From the hunter-gatherers two million years ago to the ancient empires of Persia and China, and from the Russian Revolution to modern imperialism, humans have always struggled to create a better society than what came before. All over the world at numerous points in the past, a different way of life has become an absolute necessity, over and over again. This is a history of the humans in these struggles—the hominid and the hunter, the emperor and the slave, the dictator and the revolutionary. Reading against the grain of mainstream histories, Neil Faulkner reveals that what happened in the past has never been predetermined. From antiquity to feudalism, and from fascism to our precarious political present, choices have always been numerous and complex, and the possible outcomes have ranged broadly between liberation and barbarism. Rejecting the top-down approach of conventional history, Faulkner contends that it is the mass action of ordinary people that drives the transformative events of our many histories. This is a history of power, abuse, and greed, but also one of liberation, progress, and solidarity. In our fraught political present—as we face the loss of civil liberties and environmental protections, the rise of ethnonationalism, and the looming threat of nuclear war—we need the perspective of these histories now more than ever. The lesson of A Radical History of the World is that, if we created our past, we can also create a better future.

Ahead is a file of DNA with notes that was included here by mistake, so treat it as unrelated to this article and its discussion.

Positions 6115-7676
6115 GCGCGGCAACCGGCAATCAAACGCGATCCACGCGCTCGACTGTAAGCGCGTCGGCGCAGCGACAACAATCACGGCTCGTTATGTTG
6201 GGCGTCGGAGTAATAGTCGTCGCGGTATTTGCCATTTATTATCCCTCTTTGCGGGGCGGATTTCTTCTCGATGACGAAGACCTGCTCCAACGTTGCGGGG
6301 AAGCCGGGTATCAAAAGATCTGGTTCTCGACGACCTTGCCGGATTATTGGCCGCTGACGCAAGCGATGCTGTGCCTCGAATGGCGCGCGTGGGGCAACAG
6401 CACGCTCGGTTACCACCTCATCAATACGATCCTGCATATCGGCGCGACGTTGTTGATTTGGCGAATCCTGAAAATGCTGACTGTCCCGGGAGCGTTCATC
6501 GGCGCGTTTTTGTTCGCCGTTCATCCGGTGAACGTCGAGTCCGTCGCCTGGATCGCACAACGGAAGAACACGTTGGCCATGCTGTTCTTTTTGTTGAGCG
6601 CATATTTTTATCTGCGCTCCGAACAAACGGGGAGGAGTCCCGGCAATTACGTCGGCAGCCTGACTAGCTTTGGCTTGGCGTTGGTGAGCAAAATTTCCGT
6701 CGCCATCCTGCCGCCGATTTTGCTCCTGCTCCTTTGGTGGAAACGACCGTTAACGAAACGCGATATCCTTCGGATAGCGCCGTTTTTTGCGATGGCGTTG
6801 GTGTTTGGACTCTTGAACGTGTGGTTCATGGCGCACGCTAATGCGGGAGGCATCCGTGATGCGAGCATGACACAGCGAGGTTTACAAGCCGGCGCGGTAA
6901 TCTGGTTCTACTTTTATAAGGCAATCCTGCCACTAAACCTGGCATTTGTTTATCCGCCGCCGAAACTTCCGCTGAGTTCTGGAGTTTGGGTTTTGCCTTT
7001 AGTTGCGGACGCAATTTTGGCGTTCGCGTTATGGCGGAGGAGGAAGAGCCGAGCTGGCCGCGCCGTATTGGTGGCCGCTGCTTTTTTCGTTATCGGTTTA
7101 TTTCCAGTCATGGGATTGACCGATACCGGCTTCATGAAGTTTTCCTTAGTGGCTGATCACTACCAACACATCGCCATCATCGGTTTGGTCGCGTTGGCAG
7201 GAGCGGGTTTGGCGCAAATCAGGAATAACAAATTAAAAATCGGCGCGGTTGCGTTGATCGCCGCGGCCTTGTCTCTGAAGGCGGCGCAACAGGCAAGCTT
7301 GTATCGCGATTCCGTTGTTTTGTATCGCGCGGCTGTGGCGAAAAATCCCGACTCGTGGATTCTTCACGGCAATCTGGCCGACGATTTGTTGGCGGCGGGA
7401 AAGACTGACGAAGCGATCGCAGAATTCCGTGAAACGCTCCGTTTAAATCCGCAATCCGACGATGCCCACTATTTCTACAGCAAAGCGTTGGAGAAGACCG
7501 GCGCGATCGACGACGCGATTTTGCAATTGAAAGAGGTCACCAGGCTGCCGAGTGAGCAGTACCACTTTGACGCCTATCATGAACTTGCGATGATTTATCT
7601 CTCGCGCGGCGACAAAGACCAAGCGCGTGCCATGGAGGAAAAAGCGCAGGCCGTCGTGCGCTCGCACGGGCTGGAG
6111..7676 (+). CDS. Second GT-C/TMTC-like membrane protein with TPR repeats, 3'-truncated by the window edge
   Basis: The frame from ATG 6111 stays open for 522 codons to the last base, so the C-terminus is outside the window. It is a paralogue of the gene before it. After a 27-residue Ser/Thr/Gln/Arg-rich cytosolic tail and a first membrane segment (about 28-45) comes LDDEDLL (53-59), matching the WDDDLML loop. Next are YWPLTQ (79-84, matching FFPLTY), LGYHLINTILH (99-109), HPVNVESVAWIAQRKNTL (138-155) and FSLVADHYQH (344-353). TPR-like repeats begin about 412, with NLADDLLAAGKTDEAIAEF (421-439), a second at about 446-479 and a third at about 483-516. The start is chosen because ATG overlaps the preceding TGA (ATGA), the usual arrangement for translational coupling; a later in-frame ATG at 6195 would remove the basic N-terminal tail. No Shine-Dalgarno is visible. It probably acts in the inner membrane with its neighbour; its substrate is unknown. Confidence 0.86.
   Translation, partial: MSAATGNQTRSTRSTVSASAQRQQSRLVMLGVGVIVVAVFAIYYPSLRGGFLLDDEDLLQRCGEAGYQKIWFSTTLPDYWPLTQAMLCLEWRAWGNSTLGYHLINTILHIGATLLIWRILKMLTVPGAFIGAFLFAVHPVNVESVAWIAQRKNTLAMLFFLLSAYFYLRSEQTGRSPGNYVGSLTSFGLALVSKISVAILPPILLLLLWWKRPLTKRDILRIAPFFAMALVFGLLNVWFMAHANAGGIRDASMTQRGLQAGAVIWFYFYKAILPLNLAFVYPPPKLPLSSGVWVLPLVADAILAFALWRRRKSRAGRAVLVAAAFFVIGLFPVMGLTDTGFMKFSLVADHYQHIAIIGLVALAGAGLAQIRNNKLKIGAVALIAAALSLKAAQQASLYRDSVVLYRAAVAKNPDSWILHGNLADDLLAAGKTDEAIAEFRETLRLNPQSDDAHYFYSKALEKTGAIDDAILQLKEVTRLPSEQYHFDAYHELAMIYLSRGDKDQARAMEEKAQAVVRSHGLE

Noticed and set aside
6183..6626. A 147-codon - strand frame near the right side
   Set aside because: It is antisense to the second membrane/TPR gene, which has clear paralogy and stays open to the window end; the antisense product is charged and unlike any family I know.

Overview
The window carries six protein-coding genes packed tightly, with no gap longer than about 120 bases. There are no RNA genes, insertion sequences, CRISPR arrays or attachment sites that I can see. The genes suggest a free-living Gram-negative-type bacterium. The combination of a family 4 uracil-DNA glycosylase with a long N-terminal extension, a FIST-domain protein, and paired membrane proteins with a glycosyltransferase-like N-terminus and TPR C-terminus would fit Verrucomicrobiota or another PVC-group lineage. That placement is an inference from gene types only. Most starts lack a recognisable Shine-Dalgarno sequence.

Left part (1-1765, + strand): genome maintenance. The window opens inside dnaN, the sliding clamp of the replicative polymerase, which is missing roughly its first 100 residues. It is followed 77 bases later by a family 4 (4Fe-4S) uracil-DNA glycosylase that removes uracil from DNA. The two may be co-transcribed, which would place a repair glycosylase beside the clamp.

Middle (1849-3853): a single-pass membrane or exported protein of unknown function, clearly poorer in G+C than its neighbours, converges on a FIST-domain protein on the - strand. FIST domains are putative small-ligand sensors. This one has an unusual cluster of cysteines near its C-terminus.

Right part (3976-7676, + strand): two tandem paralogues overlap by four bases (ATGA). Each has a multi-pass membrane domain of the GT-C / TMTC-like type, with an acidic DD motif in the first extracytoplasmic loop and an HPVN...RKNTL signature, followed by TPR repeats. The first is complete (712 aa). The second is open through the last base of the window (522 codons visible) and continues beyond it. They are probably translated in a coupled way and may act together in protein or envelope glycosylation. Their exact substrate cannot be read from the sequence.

About the Author
Neil Faulkner is a historian and archaeologist and the author of numerous books, including, most recently, A People’s History of the Russian Revolution, also published by Pluto Press.
— New Internationalist
“One of the finest historians on the left.”
— John Newsinger, author of The Blood Never Dried: A People's History of the British Empire
“In a world of deepening danger where reactionary narratives continue to hijack the mainstream, Neil Faulkner makes a powerful and necessary case reminding us of the truly radical history driving human social and political evolution.”